Another distinction is in order, this one between two parts of ITP. This distinction is best made by referencing a classic, but now-outdated (Shulman, 1986), dichotomy in the philosophy of teaching: pedagogy and content. Insofar as ITP is a teaching endeavor (the teaching of teaching teachers, that is), we can consider the pedagogy of ITP (ITP-P) and the content of ITP (ITP-C). I think we need a diagram.
Trust me, all the acronyms are worth it… we’re about to get to the juicy stuff.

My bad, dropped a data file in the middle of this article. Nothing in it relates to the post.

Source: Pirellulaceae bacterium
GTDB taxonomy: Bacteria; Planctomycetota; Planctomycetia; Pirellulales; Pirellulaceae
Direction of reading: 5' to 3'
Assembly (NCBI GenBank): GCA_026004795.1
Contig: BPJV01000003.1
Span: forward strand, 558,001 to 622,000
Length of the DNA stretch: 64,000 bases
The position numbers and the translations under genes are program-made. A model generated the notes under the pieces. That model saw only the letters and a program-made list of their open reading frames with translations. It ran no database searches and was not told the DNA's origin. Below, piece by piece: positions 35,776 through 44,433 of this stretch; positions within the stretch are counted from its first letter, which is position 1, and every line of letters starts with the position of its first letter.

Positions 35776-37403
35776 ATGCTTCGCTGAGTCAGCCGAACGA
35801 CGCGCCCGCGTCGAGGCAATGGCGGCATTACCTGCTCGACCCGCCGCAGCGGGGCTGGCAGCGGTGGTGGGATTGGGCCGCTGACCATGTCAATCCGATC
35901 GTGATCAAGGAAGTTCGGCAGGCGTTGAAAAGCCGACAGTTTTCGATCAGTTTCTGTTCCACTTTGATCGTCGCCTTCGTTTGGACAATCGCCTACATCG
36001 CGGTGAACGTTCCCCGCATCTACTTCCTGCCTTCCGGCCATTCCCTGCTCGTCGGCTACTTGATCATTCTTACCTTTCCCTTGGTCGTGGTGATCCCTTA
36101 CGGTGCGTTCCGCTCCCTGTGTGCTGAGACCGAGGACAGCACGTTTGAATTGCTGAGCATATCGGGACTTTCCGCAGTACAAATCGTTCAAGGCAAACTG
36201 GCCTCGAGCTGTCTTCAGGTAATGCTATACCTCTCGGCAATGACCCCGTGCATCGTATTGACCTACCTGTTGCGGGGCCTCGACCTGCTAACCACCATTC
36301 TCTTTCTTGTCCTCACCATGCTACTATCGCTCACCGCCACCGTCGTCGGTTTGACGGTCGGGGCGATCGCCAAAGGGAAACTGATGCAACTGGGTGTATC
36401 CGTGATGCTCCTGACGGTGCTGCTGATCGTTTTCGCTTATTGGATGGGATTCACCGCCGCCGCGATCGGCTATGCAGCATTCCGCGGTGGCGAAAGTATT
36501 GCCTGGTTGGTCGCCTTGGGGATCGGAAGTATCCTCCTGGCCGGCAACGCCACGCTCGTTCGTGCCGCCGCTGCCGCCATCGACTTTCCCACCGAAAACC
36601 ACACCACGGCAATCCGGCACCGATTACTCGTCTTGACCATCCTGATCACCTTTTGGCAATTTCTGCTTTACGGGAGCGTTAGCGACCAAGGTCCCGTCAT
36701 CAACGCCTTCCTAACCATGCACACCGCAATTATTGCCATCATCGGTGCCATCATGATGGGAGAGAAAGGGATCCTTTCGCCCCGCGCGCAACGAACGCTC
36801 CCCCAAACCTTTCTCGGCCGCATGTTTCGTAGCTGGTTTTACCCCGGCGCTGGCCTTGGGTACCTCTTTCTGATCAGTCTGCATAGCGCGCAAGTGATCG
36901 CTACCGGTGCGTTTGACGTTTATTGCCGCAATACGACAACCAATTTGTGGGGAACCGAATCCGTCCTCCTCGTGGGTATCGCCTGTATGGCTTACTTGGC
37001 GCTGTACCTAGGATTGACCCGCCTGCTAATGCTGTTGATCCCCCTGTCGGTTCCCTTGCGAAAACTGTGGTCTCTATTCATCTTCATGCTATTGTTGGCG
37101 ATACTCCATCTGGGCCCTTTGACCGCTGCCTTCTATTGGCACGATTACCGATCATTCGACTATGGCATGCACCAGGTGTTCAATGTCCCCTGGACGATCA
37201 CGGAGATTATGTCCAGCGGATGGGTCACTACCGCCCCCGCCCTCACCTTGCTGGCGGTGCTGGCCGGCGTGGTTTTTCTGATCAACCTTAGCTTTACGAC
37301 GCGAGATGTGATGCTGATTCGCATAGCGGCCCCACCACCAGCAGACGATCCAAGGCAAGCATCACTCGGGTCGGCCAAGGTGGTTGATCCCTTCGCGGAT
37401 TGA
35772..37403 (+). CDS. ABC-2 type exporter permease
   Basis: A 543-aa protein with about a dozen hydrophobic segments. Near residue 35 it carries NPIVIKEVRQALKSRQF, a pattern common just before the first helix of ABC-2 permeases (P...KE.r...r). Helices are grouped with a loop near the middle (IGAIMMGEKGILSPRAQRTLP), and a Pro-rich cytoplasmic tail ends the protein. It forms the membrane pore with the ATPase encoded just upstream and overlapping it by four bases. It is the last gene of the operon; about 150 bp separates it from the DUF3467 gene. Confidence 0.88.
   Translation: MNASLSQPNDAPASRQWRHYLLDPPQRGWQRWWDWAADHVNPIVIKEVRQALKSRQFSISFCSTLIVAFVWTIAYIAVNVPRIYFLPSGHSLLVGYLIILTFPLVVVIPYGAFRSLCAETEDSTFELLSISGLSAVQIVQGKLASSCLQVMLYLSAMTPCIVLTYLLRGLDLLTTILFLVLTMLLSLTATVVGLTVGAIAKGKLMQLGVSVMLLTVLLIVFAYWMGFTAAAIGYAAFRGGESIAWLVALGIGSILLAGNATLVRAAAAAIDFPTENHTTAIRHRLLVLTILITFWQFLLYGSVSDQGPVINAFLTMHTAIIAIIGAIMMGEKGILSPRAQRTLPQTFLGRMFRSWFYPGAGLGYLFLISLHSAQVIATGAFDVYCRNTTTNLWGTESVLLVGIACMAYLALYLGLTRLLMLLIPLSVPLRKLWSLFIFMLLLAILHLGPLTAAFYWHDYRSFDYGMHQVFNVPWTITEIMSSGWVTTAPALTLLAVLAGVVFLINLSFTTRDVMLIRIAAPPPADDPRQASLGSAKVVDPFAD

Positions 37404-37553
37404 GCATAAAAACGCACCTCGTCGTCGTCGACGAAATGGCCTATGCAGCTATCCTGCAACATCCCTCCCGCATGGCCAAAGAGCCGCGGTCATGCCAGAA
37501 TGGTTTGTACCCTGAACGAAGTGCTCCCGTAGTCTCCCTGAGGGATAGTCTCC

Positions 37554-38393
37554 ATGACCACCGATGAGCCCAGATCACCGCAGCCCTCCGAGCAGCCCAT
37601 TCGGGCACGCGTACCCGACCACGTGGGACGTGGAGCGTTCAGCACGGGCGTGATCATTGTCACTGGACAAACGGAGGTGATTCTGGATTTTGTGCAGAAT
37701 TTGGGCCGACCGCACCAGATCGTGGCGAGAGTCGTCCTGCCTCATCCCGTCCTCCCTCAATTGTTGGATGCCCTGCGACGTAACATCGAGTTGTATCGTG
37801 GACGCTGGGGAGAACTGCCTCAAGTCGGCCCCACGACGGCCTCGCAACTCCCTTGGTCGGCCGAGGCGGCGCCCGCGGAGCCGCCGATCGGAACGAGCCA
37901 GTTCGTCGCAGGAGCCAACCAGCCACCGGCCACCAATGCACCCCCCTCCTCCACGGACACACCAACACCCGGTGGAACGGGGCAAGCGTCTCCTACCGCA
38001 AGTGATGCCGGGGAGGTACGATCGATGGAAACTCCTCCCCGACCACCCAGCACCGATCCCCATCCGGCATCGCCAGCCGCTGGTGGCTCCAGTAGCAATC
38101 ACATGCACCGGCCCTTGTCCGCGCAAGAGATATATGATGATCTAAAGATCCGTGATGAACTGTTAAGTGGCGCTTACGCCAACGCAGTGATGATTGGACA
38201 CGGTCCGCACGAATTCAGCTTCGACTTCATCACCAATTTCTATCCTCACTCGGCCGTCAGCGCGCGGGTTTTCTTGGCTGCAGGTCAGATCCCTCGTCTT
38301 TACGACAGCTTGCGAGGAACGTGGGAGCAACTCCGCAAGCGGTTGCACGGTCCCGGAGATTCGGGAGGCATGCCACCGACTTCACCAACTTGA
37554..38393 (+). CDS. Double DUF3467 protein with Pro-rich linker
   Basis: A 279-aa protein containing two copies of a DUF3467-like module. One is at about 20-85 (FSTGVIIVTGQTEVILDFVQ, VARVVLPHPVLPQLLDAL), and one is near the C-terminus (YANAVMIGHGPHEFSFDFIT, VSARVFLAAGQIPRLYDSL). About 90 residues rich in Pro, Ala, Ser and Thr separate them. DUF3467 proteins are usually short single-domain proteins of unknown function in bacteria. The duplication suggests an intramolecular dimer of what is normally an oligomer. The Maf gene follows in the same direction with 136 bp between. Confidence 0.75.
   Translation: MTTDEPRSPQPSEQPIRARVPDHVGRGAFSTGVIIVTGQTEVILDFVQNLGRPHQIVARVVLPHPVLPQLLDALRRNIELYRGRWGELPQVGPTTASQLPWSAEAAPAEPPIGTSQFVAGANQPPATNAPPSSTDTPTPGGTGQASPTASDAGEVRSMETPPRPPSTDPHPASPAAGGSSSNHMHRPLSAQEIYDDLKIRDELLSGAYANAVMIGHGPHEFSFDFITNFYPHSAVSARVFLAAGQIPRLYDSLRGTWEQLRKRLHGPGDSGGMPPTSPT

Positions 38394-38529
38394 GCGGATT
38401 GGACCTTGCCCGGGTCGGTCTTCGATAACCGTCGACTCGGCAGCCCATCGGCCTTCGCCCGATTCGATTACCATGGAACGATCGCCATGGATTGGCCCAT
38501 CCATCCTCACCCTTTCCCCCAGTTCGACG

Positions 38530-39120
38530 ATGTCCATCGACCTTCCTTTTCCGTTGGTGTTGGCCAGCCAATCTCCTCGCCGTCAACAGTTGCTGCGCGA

ITP-P involves such concepts as “how adult learners learn,” “how to engage and motivate adult learners,” “how to foster productive dialogue with colleagues or subordinates,” “how to deliver constructive feedback in a productive way,” etc. Note that these skills can be taken as somewhat universal. That is, they’re not tied to teaching teachers of a particular grade level, content area, or type of student. And the implication, again, is that pretty much anyone can be trained in these skills. For example, think of an instructional coach who encourages the teachers under her guidance to set SMART (Specific, Measurable, Attainable, Relevant, Time-bound) goals. This improvement strategy is universally suitable (or not, as the case may be) to all types of teachers.